Imidazolium ionic liquid compatibilizers in melt-blended styrene-butadiene rubber/aramid pulp composites

  • Vinícius Demétrio da SilvaEmail author
  • Marly Maldaner Jacobi
  • Henri Stephan Schrekker
  • Sandro Campos Amico
Original Research


Carbon black (CB) is commonly used as filler in the rubber industry, although it is potentially polluting and its production demands high energy. It would be beneficial if other fillers could replace CB, even if only partially. Aramid fibers have been used in a range of applications in the rubber industry; however, their relatively inert surface is an obstacle for obtaining composites with enhanced properties. In this work, three ionic liquids were investigated as compatibilizers in the preparation of styrene-butadiene rubber composites with aramid pulp, which were characterized using swelling, hardness, and tensile tests, differential scanning calorimetry, thermogravimetric, and infrared spectroscopy analyses, as well as scanning electron microscopy. The ionic liquid-treated aramid pulp showed higher degree of fibrillation, and the composite with 5 phr of aramid pulp containing 0.5 wt.% of physisorbed ionic liquid showed the highest increment in tensile strength, ca. 42% superior to the IL-free composite, confirming the potential of imidazolium ionic liquids to act as compatibilizers and greatly outperforming related previous work due to differences in the composite preparation techniques.



The authors thank CAPES and CNPq for the financial support. DuPont is kindly acknowledged for the donation of AP.


  1. 1.
    Zhang Y, Zhang Q, Liu Q, Cheng H, Frost RL (2014) Thermal stability of styrene butadiene rubber (SBR) composites filled with kaolinite/silica hybrid filler. J Therm Anal Calorim 115(2):1013–1020. CrossRefGoogle Scholar
  2. 2.
    Chilan C, Wenxia W, Jianguo Z (2016) The effect of surface functionality of carbon nanotubes on mechanical and tribological behaviours of carbon fibre-filled styrene-butadiene rubber composite. J Thermoplast Compos Mater 29(9):1167–1175. CrossRefGoogle Scholar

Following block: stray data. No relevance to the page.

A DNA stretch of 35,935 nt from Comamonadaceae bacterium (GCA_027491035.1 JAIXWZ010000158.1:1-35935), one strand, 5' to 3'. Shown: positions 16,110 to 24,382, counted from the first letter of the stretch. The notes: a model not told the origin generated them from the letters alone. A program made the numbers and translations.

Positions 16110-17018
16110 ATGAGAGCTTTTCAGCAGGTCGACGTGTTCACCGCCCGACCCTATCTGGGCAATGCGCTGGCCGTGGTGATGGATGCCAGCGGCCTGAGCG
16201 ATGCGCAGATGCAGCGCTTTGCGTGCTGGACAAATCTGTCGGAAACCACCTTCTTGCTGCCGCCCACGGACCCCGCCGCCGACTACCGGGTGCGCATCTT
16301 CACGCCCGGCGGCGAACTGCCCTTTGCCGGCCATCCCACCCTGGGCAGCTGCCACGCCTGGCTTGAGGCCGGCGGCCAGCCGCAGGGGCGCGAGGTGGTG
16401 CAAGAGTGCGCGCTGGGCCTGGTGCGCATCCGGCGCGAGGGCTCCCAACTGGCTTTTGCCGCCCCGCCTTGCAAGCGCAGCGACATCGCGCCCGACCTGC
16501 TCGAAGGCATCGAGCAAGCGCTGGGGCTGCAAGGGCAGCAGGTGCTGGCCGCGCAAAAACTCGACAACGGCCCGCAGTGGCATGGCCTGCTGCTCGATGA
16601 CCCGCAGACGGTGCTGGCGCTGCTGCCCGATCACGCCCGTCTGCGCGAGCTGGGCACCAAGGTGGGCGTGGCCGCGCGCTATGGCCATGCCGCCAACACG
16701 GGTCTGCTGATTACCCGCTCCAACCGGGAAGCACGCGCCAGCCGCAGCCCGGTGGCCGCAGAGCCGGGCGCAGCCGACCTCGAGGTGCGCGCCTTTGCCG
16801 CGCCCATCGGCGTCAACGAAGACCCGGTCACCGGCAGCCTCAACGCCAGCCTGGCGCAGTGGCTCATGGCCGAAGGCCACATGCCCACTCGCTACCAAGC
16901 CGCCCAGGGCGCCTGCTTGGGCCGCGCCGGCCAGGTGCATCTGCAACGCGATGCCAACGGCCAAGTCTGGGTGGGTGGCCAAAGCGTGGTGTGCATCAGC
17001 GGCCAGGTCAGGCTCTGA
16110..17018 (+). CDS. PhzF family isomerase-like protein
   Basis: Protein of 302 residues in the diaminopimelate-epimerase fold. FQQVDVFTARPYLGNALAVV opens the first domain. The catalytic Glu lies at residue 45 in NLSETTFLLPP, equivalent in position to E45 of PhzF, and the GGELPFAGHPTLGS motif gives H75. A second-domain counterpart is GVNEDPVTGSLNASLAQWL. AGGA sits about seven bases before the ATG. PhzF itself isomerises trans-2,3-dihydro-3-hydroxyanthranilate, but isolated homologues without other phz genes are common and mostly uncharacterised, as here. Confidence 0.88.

3. 3.
    Zhong B, Dong H, Lin J et al (2017) Preparation of halloysite nanotubes/silica hybrid supported vulcanization accelerator for enhancing interfacial and mechanical strength of rubber composites. Ind Eng Chem Res. CrossRefGoogle Scholar
  4. 4.
    Nillawong M, Sae-oui P, Suchiva K, Sirisinha C (2016) Properties of Sbr filled with carbon black and aramid pulp hybrid filler: comparison between predispersed aramid pulp and conventional aramid pulp. Rubber Chem Technol 89(4):640–652. CrossRefGoogle Scholar
  5. 5.
    Raza MA, Ashraf MA, Westwood AVK et al (2016) Maleated high oleic sunflower oil-treated cellulose fiber-based styrene butadiene rubber composites. Polym Polym Compos 37(4):1113–1121. CrossRefGoogle Scholar
  6. 6.
    Subramaniam K, Das A, Stöckelhuber KW, Heinrich G (2013) Elastomer composites based on carbon nanotubes and ionic liquid. Rubber Chem Technol 86(3):367–400. CrossRefGoogle Scholar
  7. 7.
    Mao Y, Li S, Fang RL, Ploehn HJ (2017) Magadiite/styrene-butadiene rubber composites for tire tread applications: effects of varying layer spacing and alternate inorganic fillers. J Appl Polym Sci 134(18):1–13. CrossRefGoogle Scholar
  8. 8.
    Gopi JA, Patel SK, Tripathy DK, Chandra AK (2016) Development of cooler running PCR tire tread using SBR-ENR-nano clay composite. Int J Plast Technol 20(2):345–363. CrossRefGoogle Scholar
  9. 9.
    Wennekes WB, Datta RN, Noordermeer JWM (2008) Fiber adhesion to rubber compounds. Rubber Chem Technol 81(3):523–540. CrossRefGoogle Scholar
  10. 10.
    Wang L, Shi Y, Sa R et al (2016) Surface modification of aramid fibers by catechol/polyamine codeposition followed by silane grafting for enhanced interfacial adhesion to rubber matrix. Ind Eng Chem Res 55(49):12547–12556. CrossRefGoogle Scholar
  11. 11.